Once in a while we tease a friend, a sibling or a classmate for one reason or another. It could be about a dress that person is wearing, a mistake he or she made in class or the person's physical appearance.
Some people are given nicknames such as 'Monkey', 'Too Short', 'Miss Skinny' and many others which, most of the time, irritate the victims.
Teasing, however, gets worse when those doing the teasing are asked to stop by the victims. They ignore the caution because they enjoy it when they realise that the victims are actually affected by their taunts. And since most of the time the names given to the victims are derogatory, they affect their self-esteem and self-worth.
While some people who are teased are able to stop those who do so from continuing with their taunts, others are unable to and sometimes end up with very low self-confidence.
There are others who turn the taunts into something positive — they accept the nicknames and use them throughout their lifetime. That is why you can find many adults today who still use the nicknames given to them many years ago.
Teasing can sometimes make teenagers feel tensed, anxious and isolated. That can affect their concentration in school and undermine their performance.
Some teens feel compelled to take drastic measures, such as fighting their bullies. Others, in desperation, even consider dropping out of school in extreme cases.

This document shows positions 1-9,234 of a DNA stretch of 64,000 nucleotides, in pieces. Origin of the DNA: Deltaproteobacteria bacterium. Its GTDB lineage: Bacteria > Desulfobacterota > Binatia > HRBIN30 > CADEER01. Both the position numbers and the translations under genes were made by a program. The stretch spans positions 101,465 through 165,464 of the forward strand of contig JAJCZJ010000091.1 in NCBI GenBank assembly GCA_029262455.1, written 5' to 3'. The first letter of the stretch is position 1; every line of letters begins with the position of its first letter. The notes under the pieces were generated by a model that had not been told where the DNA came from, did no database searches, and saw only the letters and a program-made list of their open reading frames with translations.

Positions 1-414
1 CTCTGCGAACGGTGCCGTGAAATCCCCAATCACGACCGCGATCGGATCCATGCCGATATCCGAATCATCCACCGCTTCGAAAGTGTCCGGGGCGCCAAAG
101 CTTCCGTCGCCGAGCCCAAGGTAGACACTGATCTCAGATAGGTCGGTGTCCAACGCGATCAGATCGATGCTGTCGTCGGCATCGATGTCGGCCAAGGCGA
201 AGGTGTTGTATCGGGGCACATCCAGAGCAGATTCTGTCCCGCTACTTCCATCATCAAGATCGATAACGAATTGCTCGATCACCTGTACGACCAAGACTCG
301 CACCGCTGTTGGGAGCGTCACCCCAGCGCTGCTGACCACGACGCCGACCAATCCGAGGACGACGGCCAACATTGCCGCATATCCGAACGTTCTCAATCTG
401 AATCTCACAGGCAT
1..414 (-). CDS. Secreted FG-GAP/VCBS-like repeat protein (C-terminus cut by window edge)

When you are teased because of your physical appearance — you're are short or tall, slim or fat, have big eyes or long ears — you should realise that we are all unique human beings.
Your friends may admire you secretly for those unique features. You may also have other qualities your friends or siblings do not have.
Never give up when your friends or siblings tease you. Prove to them your worth. Here are some tips to help you.
• Talk to your parents or a trusted adult, such as a teacher, school counsellor or headteacher, who can help you to deal with the problem.
•Try and stay calm. Sometimes it's good to say nothing and walk away. Other times you can make a joke, join in the laughter and use humour to defuse the tension they create.
• If a particular group of people usually tease you about something, try not to use the same route they use when going home, especially after school. If possible, try and leave for the house at a different time or avoid them during break.
• Consider participating in extra-curricular activities or joining a group outside of school, such as an after-school programme, church youth group, sports team or drama troupe.
• Do not resort to violence. If you try to defend yourself violently, you may, in the process, harm innocent ones which could land you in trouble with the law.
• Finally, if you are fond of teasing your friends, you have to put a stop to it. "Don't do unto others what you do not wish them to do unto you."
This is a true saying which must be adhered to. You obviously wouldn't like it if your mates tease you so don't do that to others.